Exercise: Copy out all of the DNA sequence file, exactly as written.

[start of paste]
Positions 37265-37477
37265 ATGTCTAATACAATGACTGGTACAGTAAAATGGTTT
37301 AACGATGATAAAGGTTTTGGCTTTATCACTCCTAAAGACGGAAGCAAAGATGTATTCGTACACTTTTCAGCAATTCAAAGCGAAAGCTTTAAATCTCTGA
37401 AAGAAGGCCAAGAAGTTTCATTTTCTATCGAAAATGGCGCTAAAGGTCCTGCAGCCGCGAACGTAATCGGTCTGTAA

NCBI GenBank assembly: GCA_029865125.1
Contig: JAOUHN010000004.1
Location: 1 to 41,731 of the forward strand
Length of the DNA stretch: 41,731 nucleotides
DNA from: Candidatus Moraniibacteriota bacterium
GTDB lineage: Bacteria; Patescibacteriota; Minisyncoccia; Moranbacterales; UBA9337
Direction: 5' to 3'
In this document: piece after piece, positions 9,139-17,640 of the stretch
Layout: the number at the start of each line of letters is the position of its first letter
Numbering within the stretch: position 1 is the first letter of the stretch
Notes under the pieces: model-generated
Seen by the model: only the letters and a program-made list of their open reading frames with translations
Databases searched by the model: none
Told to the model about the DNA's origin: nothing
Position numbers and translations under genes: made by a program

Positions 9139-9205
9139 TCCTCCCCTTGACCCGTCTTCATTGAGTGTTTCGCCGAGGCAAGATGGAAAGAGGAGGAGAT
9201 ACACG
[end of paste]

Positions 37265-37477
37265 ATGTCTAATACAATGACTGGTACAGTAAAATGGTTT
37301 AACGATGATAAAGGTTTTGGCTTTATCACTCCTAAAGACGGAAGCAAAGATGTATTCGTACACTTTTCAGCAATTCAAAGCGAAAGCTTTAAATCTCTGA
37401 AAGAAGGCCAAGAAGTTTCATTTTCTATCGAAAATGGCGCTAAAGGTCCTGCAGCCGCGAACGTAATCGGTCTGTAA

NCBI GenBank assembly: GCA_029865125.1
Contig: JAOUHN010000004.1
Location: 1 to 41,731 of the forward strand
Length of the DNA stretch: 41,731 nucleotides
DNA from: Candidatus Moraniibacteriota bacterium
GTDB lineage: Bacteria; Patescibacteriota; Minisyncoccia; Moranbacterales; UBA9337
Direction: 5' to 3'
In this document: piece after piece, positions 9,139-17,640 of the stretch
Layout: the number at the start of each line of letters is the position of its first letter
Numbering within the stretch: position 1 is the first letter of the stretch
Notes under the pieces: model-generated
Seen by the model: only the letters and a program-made list of their open reading frames with translations
Databases searched by the model: none
Told to the model about the DNA's origin: nothing
Position numbers and translations under genes: made by a program

Positions 9139-9205
9139 TCCTCCCCTTGACCCGTCTTCATTGAGTGTTTCGCCGAGGCAAGATGGAAAGAGGAGGAGAT
9201 ACACG